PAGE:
157 Preaching to the Spirits in Prison. 1Peter 3:19
In 1 Peter 3:19 we have an important difference between some translations like the King James Version versus other translations like the English Standard Version.
“For Christ also hath once suffered for sins, the just for the unjust, that he might bring us to God, being put to death in the flesh, but quickened by the Spirit: 19 By which also he went and preached unto the spirits in prison; 20 Which sometime were disobedient, when once the longsuffering of God waited in the days of Noah,” (KJV)
“For Christ also suffered once for sins, the righteous for the unrighteous, that he might bring us to God, being put to death in the flesh but made alive in the spirit, 19 in which he went and proclaimed to the spirits in prison, 20 because they formerly did not obey, when God’s patience waited in the days of Noah, while the ark was being prepared, in which a few, that is, eight persons, were brought safely through water.”(ESV)
The Greek word “kyrusso̅” which is used here, in essence means to proclaim, hence being used for preaching. Therefore both preaching or proclaiming to the spirits in prison are grammatically correct.
But there is a huge difference in the application and outcome of the two versions.
“Preaching” in essence is bringing the gospel of salvation to lost people in order to bring them to accepting the salvation through the Blood of the Lamb. Now if Jesus preached to the spirits in prison, the purpose would be to bring them to accept his victory and salvation and be saved. That means that they were given a second chance. On grounds of this meaning, there are indeed denominations that do preach and pray for their lost relatives after death! That is not according to the Scriptures.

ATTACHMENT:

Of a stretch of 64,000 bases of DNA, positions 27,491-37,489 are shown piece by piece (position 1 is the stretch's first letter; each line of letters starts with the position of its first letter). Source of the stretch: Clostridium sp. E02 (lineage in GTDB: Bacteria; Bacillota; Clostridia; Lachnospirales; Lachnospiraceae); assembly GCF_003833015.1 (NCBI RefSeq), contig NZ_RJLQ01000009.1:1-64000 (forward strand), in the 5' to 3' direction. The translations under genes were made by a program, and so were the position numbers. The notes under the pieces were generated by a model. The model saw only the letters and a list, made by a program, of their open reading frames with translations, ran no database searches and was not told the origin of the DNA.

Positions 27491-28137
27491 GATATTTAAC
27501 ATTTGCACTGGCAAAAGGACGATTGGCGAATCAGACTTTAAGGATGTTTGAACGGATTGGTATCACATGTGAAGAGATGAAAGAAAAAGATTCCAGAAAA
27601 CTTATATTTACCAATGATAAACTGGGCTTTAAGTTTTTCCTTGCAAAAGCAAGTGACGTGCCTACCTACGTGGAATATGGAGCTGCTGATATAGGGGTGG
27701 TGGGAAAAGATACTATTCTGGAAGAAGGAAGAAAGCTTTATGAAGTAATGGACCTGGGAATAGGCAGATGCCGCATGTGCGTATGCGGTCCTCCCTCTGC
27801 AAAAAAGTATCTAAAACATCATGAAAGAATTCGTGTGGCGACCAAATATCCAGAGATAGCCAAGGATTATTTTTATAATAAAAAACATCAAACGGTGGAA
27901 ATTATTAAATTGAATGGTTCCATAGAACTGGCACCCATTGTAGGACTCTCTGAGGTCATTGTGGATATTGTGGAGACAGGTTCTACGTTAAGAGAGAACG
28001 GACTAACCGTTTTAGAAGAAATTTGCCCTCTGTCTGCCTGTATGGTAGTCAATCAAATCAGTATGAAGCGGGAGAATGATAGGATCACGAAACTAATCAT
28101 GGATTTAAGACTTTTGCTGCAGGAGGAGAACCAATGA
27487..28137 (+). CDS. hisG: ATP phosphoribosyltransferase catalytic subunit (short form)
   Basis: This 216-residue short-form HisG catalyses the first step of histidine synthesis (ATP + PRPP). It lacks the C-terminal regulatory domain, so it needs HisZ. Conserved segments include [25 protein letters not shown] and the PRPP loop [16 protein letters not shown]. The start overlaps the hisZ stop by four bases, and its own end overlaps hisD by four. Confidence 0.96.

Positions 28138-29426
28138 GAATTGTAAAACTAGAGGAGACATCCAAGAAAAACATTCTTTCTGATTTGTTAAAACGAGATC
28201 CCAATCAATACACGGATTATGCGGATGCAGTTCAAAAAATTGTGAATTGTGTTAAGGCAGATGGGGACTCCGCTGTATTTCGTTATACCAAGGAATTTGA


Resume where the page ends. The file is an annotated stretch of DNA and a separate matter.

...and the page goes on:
On the other hand, if Jesus “proclaimed” his victory to the spirits in prison, it had the purpose of letting them take note of the restoration of the relationship between God and man. Especially to those who caused God to destroy all humans on earth except for Noah and his family, who had been the only righteous at the time of the great flood. That does make sense.
Therefore “kyrusso̅” should be translated as proclaimed and not as preached.
Ti is only when we thoroughly study the implications of the translation of a word that a difference in the meaning and application can be discovered.